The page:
Use this URL to cite or link to this record in EThOS: http://ethos.bl.uk/OrderDetails.do?uin=uk.bl.ethos.626361
Title: Implicit attitudes towards individuals with intellectual disabilities
Author: Wilson, M. C.
Awarding Body: University College London (University of London)
Current Institution: University College London (University of London)
Date of Award: 2013
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Abstract:
Interest in the exploration of attitudes towards individuals with intellectual disabilities (ID) has increased significantly over the last few decades. This research has largely focused on assessing explicitly reported attitudes via self-report measures. Despite numerous studies highlighting the significant influence that implicit attitudes can have on the behaviours of an individual (e.g. Bohner & Dickel, 2011), exploration of such attitudes towards this population is greatly lacking. Part one of this thesis details a systematic review of literature which examined implicit attitudes towards individuals with disabilities (physical and / or intellectual) via the Implicit Association Test (IAT; Greenwald, Schwartz & McGhee, 1998). It considers methodological issues pertinent to the use of the IAT and future directions for research into implicit attitudes towards individuals with disabilities. Part two summarises the results of a study which explores implicit attitudes towards individuals with ID using a Single Target-IAT. These are contrasted with participants’ explicitly reported attitudes and stigma towards this population. The relationship between these variables and emotional reactions towards and contact with individuals with ID is also assessed. The study concludes that implicitly reported attitudes are negative and in marked contrast with the considerably positive explicit attitudes and low levels of stigma reported. Possible explanations for these differences and the implications implicit attitudes may have for individuals with ID are discussed. Finally, part three presents a critical appraisal which explores the process and challenges of assessing implicit attitudes towards individuals with ID and possible future developments of this approach. The use of web based research designs, and considerations for further research in the area are also discussed.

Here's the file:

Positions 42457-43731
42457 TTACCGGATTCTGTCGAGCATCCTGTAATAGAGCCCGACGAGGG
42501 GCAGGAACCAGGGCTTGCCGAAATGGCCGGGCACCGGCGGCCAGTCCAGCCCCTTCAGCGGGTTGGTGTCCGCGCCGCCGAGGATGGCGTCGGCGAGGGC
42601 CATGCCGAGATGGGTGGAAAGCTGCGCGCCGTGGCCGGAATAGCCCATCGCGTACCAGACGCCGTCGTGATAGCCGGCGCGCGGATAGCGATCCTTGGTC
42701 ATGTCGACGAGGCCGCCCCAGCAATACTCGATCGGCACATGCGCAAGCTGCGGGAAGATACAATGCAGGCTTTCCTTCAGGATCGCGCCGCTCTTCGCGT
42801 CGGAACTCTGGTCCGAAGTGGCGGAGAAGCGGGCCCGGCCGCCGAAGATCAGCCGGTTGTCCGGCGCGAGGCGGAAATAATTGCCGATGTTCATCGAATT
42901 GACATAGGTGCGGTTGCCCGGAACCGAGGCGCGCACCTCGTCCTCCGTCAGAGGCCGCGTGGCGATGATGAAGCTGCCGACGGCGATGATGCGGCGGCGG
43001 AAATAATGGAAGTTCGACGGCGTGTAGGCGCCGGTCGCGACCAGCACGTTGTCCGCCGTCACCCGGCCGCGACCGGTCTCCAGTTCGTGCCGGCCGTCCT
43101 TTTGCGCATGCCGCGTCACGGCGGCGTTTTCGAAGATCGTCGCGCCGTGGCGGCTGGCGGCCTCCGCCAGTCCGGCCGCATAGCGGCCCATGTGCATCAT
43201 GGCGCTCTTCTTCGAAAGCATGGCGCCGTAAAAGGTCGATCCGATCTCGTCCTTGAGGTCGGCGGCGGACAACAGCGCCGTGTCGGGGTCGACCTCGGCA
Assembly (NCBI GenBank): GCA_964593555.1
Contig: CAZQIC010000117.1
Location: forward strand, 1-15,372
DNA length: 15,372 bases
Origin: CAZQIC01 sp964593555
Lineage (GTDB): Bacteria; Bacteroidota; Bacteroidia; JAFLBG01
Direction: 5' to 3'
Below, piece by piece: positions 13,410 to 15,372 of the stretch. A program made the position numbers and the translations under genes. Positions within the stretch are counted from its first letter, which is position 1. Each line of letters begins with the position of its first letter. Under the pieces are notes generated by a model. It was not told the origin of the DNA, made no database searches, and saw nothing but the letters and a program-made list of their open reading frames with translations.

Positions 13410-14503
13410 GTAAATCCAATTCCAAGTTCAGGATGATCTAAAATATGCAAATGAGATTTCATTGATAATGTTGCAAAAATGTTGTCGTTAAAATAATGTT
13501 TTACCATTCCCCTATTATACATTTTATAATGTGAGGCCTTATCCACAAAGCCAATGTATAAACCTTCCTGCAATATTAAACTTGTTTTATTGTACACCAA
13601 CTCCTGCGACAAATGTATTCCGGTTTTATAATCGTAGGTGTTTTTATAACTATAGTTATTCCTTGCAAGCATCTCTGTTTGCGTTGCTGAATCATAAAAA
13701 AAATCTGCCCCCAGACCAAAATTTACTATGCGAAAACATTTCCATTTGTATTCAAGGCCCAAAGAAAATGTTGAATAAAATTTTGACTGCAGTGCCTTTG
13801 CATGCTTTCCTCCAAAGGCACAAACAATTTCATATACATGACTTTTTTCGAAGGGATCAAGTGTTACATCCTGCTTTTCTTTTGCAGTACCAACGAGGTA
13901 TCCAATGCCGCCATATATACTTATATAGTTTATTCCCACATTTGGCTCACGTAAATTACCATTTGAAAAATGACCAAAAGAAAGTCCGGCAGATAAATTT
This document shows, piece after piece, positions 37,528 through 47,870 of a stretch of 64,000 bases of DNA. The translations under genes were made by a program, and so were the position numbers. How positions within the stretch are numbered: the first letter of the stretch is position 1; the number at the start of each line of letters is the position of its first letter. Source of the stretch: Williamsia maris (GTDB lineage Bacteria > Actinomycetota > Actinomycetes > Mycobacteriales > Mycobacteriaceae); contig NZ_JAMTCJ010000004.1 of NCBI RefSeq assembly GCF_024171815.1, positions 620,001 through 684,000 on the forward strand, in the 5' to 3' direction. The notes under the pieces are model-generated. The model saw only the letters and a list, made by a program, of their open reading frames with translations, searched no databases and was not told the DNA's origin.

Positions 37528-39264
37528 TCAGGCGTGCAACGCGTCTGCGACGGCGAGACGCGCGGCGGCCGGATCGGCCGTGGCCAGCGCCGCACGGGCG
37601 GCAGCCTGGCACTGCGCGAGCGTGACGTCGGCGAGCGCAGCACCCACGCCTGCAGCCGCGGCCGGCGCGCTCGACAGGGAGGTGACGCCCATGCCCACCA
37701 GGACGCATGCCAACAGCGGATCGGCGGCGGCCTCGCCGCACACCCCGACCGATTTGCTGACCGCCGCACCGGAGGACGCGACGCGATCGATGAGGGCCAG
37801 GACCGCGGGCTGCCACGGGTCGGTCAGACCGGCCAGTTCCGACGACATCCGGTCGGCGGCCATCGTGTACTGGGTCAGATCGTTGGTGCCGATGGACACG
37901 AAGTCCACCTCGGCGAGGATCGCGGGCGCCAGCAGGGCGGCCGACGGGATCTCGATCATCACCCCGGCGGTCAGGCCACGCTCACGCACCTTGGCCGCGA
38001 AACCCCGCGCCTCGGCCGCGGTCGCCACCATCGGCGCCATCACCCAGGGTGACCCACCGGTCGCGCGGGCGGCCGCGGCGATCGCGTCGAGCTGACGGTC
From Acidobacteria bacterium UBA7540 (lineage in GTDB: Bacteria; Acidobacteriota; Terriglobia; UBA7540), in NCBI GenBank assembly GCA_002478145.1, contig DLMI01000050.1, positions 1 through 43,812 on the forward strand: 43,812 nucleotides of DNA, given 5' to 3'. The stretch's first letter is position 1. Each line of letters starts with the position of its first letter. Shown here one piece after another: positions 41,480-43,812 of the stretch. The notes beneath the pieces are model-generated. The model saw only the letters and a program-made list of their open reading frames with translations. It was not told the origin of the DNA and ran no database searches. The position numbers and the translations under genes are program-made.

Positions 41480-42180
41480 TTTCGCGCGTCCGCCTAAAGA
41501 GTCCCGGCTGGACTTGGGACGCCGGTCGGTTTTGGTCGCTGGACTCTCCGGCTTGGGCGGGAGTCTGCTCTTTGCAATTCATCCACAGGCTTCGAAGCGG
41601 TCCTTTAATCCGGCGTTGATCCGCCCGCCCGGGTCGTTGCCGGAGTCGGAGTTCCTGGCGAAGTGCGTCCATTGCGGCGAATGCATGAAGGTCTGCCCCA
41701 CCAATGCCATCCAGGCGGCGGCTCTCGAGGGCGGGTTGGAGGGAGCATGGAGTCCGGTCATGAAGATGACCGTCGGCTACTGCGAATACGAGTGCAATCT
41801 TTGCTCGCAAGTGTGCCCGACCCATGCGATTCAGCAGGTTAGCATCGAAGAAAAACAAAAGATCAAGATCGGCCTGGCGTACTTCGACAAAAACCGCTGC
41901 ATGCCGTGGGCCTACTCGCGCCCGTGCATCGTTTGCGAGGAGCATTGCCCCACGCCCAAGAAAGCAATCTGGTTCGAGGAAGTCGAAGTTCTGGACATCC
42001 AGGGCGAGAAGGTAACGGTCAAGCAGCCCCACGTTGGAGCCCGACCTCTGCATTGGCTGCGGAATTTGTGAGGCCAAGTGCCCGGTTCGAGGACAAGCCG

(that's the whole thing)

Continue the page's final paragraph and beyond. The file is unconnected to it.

Supervisor: Not available Sponsor: Not available
Qualification Name: Thesis (Ph.D.) Qualification Level: Doctoral
EThOS ID: uk.bl.ethos.626361  DOI: Not available
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